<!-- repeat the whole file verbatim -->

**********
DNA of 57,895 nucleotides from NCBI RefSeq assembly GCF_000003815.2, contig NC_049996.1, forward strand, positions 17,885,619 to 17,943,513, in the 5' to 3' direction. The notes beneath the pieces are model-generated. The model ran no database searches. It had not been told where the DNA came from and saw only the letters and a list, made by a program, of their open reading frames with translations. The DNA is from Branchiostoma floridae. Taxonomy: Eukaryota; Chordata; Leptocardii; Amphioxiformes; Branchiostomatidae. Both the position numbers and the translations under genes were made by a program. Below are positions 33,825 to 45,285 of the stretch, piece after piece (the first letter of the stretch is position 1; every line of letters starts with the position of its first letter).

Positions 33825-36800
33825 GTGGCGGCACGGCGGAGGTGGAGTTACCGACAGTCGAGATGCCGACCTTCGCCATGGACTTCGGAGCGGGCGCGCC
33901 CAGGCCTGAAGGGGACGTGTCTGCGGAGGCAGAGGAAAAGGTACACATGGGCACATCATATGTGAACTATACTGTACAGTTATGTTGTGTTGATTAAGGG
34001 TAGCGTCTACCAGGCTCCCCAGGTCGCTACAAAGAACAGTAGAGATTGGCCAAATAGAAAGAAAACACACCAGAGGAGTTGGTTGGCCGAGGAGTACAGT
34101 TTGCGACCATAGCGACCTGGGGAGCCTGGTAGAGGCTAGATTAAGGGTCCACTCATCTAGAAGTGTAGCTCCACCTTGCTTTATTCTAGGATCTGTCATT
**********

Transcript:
DNA of 57,895 nucleotides from NCBI RefSeq assembly GCF_000003815.2, contig NC_049996.1, forward strand, positions 17,885,619 to 17,943,513, in the 5' to 3' direction. The notes beneath the pieces are model-generated. The model ran no database searches. It had not been told where the DNA came from and saw only the letters and a list, made by a program, of their open reading frames with translations. The DNA is from Branchiostoma floridae. Taxonomy: Eukaryota; Chordata; Leptocardii; Amphioxiformes; Branchiostomatidae. Both the position numbers and the translations under genes were made by a program. Below are positions 33,825 to 45,285 of the stretch, piece after piece (the first letter of the stretch is position 1; every line of letters starts with the position of its first letter).

Positions 33825-36800
33825 GTGGCGGCACGGCGGAGGTGGAGTTACCGACAGTCGAGATGCCGACCTTCGCCATGGACTTCGGAGCGGGCGCGCC
33901 CAGGCCTGAAGGGGACGTGTCTGCGGAGGCAGAGGAAAAGGTACACATGGGCACATCATATGTGAACTATACTGTACAGTTATGTTGTGTTGATTAAGGG
34001 TAGCGTCTACCAGGCTCCCCAGGTCGCTACAAAGAACAGTAGAGATTGGCCAAATAGAAAGAAAACACACCAGAGGAGTTGGTTGGCCGAGGAGTACAGT
34101 TTGCGACCATAGCGACCTGGGGAGCCTGGTAGAGGCTAGATTAAGGGTCCACTCATCTAGAAGTGTAGCTCCACCTTGCTTTATTCTAGGATCTGTCATT